For those building a cookbook collection, The American Woman’s Cook Book is a must-have. Edited by former Culinary Arts Institute director, Ruth Berolzheimer and published by Cornell University in 1938, it contains over 10,000 recipes, including one for peanut butter and onion sandwiches. Hmmm…not so sure about that one. Ruth, like Fannie before her, had strong social concerns; hers were for the welfare of children. This 1947edition is valued at approximately $20.00.
Many consider The Culinary Arts Institute Cookbook a must-have in one’s collection. Not just a cookbook, but rather an encyclopedia, it contains almost 800 pages and weighs more than six pounds(!). I recently sold this 1985 edition from my blog shop for $9.99.
I’ve been selling antiques a long time and this Balanced Recipes cook book was a new one for me: a binder-type Pillsbury cookbook in a 6″ x 9″ x 2″ metal case. Each recipe is on it’s own separate “card” (though made of paper not card stock) and they are staggered down the page. Very unique and interesting. All major food categories are covered: baked goods, meats, salads, desserts, breads, etc. I sold it on Etsy a couple of years ago for $14.99, but I may have underestimated its value.
I fell in love with the cover of this beautiful plaid cookbook as soon as I laid eyes on it. And some of the titles just made me laugh out loud, like, “Cooking the Kill” and “Preserving Victuals for Country Home.” This is a down home book for sure with chapters on Canning, the Farm, and the Camp & Trailer. I sold it to a blog reader for $10.00 on the day I wrote about in on my blog in one of my “Vintage Finds” posts.
In addition to the big, institutional cookbooks, you will find scads of others, some by region or by state. The Progressive Farmer’s Southern Cookbook is a good example, published in 1961, with chapters like, “In Defense of Casseroles,” “Cake…the Prima Donna of Foods,” and “Foods Named for Southern Heroes.” Clocking in at 479 pages, it is filled with recipes for comfort foods but no photographs or illustrations.
And of course, you can find cookbooks touting the culinary delights of just about every country in the world, including Italy. Some contain “authentic” recipes, others like Simple Italian Cookery, contain “Americanized” versions with ingredients and cooking methods made easy.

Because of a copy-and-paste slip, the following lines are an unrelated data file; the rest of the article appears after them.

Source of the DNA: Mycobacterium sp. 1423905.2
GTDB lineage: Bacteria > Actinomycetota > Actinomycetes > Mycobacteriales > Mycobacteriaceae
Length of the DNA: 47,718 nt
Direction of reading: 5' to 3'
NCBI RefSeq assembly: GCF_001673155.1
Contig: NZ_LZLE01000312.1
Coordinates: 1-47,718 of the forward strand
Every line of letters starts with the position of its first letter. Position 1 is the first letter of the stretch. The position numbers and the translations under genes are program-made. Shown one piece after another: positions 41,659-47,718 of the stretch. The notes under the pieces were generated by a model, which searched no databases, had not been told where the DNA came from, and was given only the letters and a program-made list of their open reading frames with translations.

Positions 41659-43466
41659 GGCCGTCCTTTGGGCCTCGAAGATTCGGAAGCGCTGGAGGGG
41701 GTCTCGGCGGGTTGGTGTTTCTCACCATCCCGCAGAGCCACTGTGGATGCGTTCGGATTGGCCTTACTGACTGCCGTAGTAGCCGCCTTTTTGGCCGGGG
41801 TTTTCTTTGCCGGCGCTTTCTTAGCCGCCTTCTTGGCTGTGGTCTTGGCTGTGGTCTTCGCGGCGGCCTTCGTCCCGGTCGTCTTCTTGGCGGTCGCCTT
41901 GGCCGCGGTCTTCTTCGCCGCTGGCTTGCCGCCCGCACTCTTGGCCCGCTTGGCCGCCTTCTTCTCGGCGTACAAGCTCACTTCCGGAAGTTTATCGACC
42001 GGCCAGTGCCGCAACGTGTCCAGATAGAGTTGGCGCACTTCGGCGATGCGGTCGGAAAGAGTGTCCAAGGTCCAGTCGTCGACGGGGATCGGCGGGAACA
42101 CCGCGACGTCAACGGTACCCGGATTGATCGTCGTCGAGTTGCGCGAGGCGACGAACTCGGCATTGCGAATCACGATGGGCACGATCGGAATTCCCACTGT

This little 1959 gem comes with several 60’s vibe prints that I’m in love with.
Many collectors enjoy what I call “personality cookbooks,” like this one written by Graham Kerr, aka the Galloping Gourmet. The flyleaf of this 1967 book describes him as “vibrant, flamboyant, and beaming, [doling] out huge globs of wit along with expert gourmet instructions.”
I’ve never seen the old show, but I guess he was quite a character and wine was incorporated in some way or other into every show. Another 1960’s cooking icon to watch out for is Julia Childs (look for Mastering the Art of French Cooking which can go for up to $200). Collectors enjoy the challenge of collecting copies of each book published by the personality they follow.
Restaurant specific cookbooks form another popular category, and I’m ending today’s post with one of my personal favorites–the Moosewood Cookbook, originally published in 1977. It has a bit of a hippie vibe, with hand-written text and illustrations by the author, Mollie Katzen.
This vegetarian cookbook, based on Ithaca (NY) Moosewood Restaurant recipes, contains the best-ever instructions for hummus and tabbouleh. It makes top 25 lists regularly and is destined to become a classic.
Of course, I’ve just skimmed the surface of cookbooks available for collecting. In addition to the types of cookbooks I’ve already mentioned, each individual food or food group and every style of cooking is represented by cookbooks in the thousands.
Each collector must determine where his or her interests lay and what types of books will bring them satisfaction and delight. Whichever course you decide to follow, I wish you happy hunting.